In 1923, two brothers bummed some garage space from their uncle to follow their idea of creating an animation studio.  Yep, Walt and Roy Disney launched what would become the Disney entertainment empire.

In 1939, two guys in a garage in Palo Alto messing around with a Craftsman drill press and their idea of electronic machines developed the first audio oscillator.  They then flipped a coin to see whose name would go first on their fledgling company, and Bill Hewlett guessed better than Dave Packard…and Hewlett Packard was born.

Everyone knows about the Steves’ (Jobs and Wozniak) garage birthing of Apple.  Then there’s Amazon’s humble garage where Jeff Bezos sold his first book in 1995.  Maybe you didn’t know that you can add Mattel Toys and Zappos to the successful, germinated in the garage ideas list.

So what can we learn from the mysterious impact of small spaces and the smell of oil and gas?
Everything Starts as Nothing:  Ideas have beginnings, and these beginnings become fueled by excitement.  Don’t sell short the need for your company to focus some strategic attention on the creation and development of ideas.  There is a lot of potential in ideas.  You never know what can come from your “nothing.”  We recently created an idea process for one of our medical clients, and they were shocked at the number of good ideas that erupted.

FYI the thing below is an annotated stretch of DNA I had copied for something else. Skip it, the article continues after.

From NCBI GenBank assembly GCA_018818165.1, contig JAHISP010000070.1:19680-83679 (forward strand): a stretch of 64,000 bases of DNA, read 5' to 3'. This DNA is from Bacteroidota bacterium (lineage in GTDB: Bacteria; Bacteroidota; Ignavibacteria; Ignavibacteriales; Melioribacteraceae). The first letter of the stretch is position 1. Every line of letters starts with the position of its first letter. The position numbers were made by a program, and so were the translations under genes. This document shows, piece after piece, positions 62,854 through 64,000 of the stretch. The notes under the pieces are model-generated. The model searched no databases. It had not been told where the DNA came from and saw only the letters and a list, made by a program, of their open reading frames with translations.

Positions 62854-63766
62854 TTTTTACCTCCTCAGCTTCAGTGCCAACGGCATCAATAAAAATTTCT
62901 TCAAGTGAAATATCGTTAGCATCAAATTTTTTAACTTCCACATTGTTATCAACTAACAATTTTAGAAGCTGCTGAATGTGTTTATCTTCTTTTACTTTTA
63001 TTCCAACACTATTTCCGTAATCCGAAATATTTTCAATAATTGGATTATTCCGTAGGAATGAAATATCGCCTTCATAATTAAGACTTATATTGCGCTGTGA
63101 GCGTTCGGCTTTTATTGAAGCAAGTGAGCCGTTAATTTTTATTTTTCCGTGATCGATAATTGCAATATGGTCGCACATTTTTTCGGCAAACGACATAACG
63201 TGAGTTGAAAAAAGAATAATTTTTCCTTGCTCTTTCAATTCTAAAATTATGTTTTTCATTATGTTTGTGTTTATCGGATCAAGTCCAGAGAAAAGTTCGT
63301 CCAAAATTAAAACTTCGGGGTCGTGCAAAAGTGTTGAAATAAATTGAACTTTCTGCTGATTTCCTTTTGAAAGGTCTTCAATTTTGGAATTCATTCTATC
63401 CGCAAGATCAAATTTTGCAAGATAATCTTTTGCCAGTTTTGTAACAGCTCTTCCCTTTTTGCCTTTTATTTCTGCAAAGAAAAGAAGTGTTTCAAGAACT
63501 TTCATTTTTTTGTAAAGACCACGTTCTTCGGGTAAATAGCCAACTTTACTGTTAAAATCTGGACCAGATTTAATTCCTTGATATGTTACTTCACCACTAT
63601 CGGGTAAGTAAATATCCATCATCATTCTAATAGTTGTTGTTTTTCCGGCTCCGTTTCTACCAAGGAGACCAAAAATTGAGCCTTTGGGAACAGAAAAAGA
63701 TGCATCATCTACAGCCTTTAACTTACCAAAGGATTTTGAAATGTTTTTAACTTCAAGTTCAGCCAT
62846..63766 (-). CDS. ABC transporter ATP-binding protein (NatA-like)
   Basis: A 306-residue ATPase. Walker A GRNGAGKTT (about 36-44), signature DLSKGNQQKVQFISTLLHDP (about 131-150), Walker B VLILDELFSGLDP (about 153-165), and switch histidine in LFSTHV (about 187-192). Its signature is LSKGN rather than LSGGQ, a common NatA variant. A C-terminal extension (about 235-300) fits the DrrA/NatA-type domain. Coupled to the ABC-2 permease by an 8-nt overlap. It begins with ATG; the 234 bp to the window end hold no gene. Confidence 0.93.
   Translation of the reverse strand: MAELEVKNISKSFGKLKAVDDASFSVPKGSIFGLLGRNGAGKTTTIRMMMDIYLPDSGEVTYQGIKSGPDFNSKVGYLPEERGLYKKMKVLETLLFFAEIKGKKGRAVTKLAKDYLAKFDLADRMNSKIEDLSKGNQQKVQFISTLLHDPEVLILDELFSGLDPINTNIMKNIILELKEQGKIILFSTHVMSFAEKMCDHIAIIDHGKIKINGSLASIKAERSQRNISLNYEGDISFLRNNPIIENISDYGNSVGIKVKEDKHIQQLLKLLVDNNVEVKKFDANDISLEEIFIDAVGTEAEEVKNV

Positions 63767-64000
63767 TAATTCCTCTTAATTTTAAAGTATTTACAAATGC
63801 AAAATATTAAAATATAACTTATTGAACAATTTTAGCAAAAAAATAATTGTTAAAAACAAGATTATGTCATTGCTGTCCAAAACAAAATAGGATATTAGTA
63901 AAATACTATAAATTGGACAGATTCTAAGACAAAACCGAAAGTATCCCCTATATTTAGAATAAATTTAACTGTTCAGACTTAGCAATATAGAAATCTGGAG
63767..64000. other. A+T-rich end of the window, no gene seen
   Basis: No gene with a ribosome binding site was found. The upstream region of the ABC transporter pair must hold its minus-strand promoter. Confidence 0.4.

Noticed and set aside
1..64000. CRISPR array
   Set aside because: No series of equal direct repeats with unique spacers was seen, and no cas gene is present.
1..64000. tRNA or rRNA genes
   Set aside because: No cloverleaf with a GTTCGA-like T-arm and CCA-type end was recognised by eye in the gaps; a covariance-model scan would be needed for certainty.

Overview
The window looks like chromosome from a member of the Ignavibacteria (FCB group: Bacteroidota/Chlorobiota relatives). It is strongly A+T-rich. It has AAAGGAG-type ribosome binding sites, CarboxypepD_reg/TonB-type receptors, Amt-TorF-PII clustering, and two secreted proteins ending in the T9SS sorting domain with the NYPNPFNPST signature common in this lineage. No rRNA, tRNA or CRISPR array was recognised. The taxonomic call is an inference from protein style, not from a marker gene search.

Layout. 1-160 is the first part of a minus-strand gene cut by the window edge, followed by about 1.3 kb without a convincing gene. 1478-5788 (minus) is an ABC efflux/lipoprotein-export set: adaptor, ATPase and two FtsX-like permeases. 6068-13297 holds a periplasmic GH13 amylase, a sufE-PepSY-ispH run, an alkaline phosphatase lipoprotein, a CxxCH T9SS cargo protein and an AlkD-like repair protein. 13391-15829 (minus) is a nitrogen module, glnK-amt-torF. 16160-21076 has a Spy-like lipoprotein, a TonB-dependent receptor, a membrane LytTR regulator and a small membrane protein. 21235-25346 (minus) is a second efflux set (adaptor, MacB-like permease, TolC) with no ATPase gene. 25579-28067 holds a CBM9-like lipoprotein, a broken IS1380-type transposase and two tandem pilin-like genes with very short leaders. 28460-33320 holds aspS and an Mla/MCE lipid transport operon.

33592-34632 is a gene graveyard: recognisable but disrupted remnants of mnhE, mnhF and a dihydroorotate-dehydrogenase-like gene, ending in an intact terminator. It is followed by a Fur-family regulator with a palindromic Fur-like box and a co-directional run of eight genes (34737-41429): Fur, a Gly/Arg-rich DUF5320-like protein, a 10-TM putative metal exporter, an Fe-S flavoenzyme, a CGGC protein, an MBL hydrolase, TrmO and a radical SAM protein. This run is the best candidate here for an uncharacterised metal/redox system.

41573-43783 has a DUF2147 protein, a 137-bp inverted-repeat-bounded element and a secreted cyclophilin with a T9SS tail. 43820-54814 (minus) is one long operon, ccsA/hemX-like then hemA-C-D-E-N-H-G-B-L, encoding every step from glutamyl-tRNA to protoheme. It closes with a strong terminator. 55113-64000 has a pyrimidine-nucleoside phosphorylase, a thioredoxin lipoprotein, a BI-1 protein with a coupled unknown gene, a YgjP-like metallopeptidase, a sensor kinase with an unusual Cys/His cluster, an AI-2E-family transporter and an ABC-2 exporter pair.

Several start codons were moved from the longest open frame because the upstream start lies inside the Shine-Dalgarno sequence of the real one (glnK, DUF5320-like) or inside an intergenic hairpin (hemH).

Creative Restriction Works:  Most people yearn for “creative freedom” when it comes to a project:  “Remove the barriers and we will have an unlimited flow of ideas.”  While in some cases that is true, there is also a powerful reality about how ideas get challenged—and strengthened--when they are surrounded by restrictions.  Maybe it’s simply limited space (garages are kind of small); maybe it’s few resources or time restrictions.  When you are restricted, you are faced with the need to be very creative.  Try using intentional restrictions as a creative device.  It works.

Enthusiasm is real energy:  You can measure calories and BTU’s (British Thermal Units) as forms of energy, but enthusiasm is just as real as any quantifiable form of power.  An idea can be driven past failures, criticism, and disaster by excited people.  In fact, nothing of significance gets done without passionate energy.  It pays to stoke the flames of zeal and get the heck out of the way.  Leadership in the development of ideas needs to feed encouragement to something new.